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  The Nuggle - the Orcadian water horse

The Icelandic Nykur

Water Horses - Illustration by Sigurd TowrieA variant of Orkney's nuggle is also found in Iceland, where it is known as nykur.

At one time, most lakes in Iceland were thought to house a nykur and, as such, considerably more lore surrounding this water-horse has survived there.

Essentially there was no difference between the Orcadian and Icelandic versions of the creature - it was usually in the shape of a horse, found near water and lured the unsuspecting to a watery grave.

However, the Icelandic nykur - also referred to as noni or nennir (takers) - had a few distinct, and strange, differences.

It appeared as a grey coloured horse, but its ears and hooves were turned backwards, with the fetlock is in front. It was also said to have a bladder under its left haunch.

Although its favoured form was a horse, the nykur also had the power to shapeshift and could change itself into all forms - living or dead. The only restriction to this ability was that it could not take the form of lambswool or peeled barley!

The creature's favourite haunts were near rivers or lakes that were difficult to cross.

Like the Orcadian nuggle, and the Scottish kelpie, the nykur initially acted docile, tempting people to mount and ride across. But as soon as the rider climbed upon the beast's back, the nykur galloped into the water, where it lay down, dragging the rider with him.

The nykur were also connected with ice, something particularly prevalent to Iceland. There, when ice cracks form on frozen lakes and make a noise, Icelanders say that the nykur neighing. Because of this, people were very cautious when crossing ice.

The Icelandic nykur could also breed with horses, giving birth like a normal mare, albeit in the water. The offspring of these unions were indistinguishable from those of a normal horse - but for one thing. The offspring of a nykur had a tendency to lie down when splashed with water or when led through belly-deep water.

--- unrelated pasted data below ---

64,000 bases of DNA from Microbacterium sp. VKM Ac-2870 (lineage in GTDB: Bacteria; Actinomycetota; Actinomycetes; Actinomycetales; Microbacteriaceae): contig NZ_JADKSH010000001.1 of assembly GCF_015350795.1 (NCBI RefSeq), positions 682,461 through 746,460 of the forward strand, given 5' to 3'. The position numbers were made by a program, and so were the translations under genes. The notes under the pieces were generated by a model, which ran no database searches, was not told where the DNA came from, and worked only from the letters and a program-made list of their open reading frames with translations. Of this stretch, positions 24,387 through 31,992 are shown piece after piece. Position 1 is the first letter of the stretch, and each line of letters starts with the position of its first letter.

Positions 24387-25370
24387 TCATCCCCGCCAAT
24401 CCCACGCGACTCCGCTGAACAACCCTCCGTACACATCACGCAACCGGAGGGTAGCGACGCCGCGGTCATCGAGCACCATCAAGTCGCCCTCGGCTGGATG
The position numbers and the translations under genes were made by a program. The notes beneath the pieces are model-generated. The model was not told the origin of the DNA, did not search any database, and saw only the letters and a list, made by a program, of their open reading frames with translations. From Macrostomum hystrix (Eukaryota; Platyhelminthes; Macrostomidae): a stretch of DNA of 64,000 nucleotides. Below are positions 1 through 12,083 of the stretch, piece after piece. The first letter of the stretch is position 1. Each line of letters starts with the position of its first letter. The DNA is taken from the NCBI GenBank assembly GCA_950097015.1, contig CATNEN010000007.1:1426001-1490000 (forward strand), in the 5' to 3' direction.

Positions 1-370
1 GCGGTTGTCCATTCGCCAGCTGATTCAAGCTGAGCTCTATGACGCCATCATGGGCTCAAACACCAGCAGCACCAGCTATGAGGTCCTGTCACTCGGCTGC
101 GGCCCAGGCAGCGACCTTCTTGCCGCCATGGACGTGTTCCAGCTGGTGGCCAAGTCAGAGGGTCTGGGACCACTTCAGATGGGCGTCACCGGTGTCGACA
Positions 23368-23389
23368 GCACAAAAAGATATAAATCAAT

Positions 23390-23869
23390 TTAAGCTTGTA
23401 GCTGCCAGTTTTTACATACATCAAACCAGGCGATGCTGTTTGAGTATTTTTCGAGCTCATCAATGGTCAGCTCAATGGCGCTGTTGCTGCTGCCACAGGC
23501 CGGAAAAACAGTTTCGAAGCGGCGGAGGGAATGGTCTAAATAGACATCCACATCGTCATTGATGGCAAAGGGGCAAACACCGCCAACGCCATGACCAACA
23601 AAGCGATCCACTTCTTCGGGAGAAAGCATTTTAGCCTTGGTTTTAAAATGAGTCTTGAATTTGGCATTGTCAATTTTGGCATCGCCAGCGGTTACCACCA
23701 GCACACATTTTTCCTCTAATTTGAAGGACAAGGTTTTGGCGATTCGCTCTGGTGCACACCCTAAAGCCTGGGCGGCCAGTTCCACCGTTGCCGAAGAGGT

One of the only defences against the attentions of the nykur was the fact that they could not stand the sound of their name, or any other word that sounded like it. Where this happened, the nykurs would rear manically before galloping to the safety of the water.

One tale explains how a nykur was dragging a sleeping girl out into a lake when the girl woke and shrieked: "Leave me alone, nykur." The creature immediately dropped his prey and disappeared beneath the water.

Making the sign of the cross over a suspected nykur's rump was also a surefire way to prevent it carrying a rider to a watery grave. This act also allowed the creature to be ridden like a horse.

Again, like Orkney's nuggle, much of the nykur folklore follows the same pattern, usually with children meeting a nykur and unwittingly clambering on its back. However, these children usually manage to save themselves by saying something the nykur can't stand.

One story, for example, has a small girl leading sheep to pasture. This youngster had gone far and was becoming tired when she saw a grey horse on the path.

She approached the horse and, tying her stocking around its neck, led it to a rock and tried to get on its back. Experiencing difficulty mounting the nykur, the little girl gasped and said, "I don't feel like getting up on the back."

The nykur reared up with a shriek and galloped into a nearby lake where it disappeared.

Another recorded name for the Icelandic nykur is kumb, a name that probably derives from Kumbur pond below Skardsfjall in Landsveit. There, so local tradition has it, a grey stallion once emerged from the water and mated with a mare.

This same lake was also reputed to be the place where a big, fat, grey cow entered the world.

While this otherworldly bovine was being milked it was noticed that her hooves were turned backward, just like those on a nykur. Because of this, no-one wanted the animal, who became so enraged that she stamped a child to death before disappearing.